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Participants were 318 college students from two small, Catholic liberal arts institutions in the Upper Midwest. Variation (i.e., having friends with varied interests and activities) of an individual’s social network was measured by a researcher-developed inventory, the Social Network Variation Scale (SNVS). Social network strength was measured by the researcher-developed Social Network Strength Scale (SNSS). People with more variation or more strength in their social network had higher levels of happiness and lower levels of stress. Autonomy mediated the relationships between variation and stress and strength and stress. Personality moderated the relationships between variation and happiness and variation and stress.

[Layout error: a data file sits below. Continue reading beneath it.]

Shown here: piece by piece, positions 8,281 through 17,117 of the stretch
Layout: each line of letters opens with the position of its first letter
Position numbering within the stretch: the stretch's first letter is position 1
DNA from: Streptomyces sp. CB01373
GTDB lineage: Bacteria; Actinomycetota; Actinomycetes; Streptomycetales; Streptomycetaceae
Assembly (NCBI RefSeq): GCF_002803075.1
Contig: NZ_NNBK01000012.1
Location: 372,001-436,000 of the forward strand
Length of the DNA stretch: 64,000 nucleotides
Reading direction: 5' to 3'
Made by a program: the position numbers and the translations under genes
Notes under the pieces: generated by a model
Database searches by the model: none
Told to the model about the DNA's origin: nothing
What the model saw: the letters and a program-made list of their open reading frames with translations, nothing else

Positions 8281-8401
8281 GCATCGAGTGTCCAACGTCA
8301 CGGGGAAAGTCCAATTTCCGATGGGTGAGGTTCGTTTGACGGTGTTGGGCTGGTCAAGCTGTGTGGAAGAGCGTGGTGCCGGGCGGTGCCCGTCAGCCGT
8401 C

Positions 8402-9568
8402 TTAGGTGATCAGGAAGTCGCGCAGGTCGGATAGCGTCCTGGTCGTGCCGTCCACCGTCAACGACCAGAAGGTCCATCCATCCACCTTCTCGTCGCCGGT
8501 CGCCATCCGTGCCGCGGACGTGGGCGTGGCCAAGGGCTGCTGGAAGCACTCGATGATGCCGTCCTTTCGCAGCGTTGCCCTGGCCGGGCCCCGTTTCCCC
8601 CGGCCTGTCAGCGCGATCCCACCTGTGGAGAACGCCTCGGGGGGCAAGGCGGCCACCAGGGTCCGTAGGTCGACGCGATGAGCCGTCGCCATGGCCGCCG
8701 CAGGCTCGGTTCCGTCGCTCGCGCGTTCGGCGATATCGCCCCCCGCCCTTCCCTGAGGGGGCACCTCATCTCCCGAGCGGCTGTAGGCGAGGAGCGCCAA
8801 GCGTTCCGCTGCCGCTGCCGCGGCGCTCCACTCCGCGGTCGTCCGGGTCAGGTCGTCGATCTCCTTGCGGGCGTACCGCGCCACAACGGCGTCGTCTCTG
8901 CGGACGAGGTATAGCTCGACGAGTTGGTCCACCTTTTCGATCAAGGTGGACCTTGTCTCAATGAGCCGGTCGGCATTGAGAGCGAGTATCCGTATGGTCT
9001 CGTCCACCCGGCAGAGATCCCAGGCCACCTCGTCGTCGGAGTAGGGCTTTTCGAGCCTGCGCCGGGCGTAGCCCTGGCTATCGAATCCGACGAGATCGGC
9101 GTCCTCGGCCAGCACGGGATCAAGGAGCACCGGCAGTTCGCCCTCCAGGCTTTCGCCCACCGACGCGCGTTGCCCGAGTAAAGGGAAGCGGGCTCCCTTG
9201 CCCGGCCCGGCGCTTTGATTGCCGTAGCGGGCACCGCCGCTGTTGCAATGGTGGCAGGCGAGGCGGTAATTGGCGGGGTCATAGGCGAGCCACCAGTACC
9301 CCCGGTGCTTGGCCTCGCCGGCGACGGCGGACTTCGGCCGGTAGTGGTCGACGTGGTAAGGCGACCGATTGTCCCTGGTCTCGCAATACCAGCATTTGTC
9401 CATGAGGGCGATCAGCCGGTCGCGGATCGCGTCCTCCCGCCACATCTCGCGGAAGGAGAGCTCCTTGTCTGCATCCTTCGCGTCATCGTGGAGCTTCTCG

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Immelman, T. D., & Wielkiewicz, R. M. (2019, Winter). Investigating variation and strength in social networks. College Student Journal, 53(4), 510–524. Retrieved from Digital Commons website: https://digitalcommons.csbsju.edu/psychology_pubs/125/